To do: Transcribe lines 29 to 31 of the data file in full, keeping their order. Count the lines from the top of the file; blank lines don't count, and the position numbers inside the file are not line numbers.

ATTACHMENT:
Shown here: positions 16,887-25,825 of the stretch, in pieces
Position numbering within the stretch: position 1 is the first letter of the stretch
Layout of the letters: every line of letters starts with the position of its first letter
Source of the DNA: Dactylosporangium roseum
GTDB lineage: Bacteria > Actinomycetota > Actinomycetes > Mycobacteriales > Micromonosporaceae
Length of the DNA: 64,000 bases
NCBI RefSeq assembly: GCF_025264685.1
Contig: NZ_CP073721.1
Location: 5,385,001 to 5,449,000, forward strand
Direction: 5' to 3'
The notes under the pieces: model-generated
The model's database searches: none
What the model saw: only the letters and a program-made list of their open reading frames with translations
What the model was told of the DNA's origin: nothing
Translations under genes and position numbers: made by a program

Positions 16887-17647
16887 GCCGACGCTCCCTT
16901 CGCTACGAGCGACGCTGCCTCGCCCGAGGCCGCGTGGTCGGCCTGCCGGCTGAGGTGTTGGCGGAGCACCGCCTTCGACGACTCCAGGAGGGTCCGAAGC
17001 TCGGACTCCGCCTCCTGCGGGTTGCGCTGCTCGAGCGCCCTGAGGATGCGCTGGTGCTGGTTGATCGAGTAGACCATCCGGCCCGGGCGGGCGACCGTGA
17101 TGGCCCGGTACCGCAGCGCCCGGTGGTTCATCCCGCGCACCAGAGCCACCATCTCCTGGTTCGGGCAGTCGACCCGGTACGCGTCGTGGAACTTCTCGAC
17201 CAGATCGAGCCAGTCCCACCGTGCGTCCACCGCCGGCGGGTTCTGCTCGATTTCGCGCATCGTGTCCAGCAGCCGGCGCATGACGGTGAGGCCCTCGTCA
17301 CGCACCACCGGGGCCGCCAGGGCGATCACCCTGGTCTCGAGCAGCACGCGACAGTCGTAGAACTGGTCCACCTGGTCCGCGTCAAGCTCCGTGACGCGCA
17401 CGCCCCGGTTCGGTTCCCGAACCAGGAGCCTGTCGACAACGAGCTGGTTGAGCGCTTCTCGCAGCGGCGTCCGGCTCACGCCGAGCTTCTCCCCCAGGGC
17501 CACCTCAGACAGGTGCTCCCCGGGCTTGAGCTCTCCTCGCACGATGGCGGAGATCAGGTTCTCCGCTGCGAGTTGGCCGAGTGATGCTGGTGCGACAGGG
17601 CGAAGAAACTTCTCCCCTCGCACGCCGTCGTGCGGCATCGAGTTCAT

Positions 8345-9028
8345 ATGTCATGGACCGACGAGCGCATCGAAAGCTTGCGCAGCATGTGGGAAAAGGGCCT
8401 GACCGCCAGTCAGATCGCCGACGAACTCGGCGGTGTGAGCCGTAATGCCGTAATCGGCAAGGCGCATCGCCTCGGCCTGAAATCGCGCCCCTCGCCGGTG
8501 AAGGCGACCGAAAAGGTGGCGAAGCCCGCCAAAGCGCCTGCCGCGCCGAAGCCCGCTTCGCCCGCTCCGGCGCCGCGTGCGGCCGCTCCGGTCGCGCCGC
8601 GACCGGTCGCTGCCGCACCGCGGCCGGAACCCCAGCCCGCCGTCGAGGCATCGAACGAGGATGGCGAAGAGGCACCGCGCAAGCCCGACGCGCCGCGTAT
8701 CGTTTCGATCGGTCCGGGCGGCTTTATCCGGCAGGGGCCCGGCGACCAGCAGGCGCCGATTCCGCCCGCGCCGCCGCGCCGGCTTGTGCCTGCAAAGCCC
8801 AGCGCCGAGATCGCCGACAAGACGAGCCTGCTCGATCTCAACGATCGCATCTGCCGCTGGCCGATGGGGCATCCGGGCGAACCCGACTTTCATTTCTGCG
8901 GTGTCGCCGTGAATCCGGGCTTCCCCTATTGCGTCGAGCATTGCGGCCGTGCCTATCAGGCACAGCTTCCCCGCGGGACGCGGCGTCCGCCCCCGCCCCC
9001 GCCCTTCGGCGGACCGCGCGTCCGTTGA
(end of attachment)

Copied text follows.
8501 AAGGCGACCGAAAAGGTGGCGAAGCCCGCCAAAGCGCCTGCCGCGCCGAAGCCCGCTTCGCCCGCTCCGGCGCCGCGTGCGGCCGCTCCGGTCGCGCCGC
8601 GACCGGTCGCTGCCGCACCGCGGCCGGAACCCCAGCCCGCCGTCGAGGCATCGAACGAGGATGGCGAAGAGGCACCGCGCAAGCCCGACGCGCCGCGTAT
8701 CGTTTCGATCGGTCCGGGCGGCTTTATCCGGCAGGGGCCCGGCGACCAGCAGGCGCCGATTCCGCCCGCGCCGCCGCGCCGGCTTGTGCCTGCAAAGCCC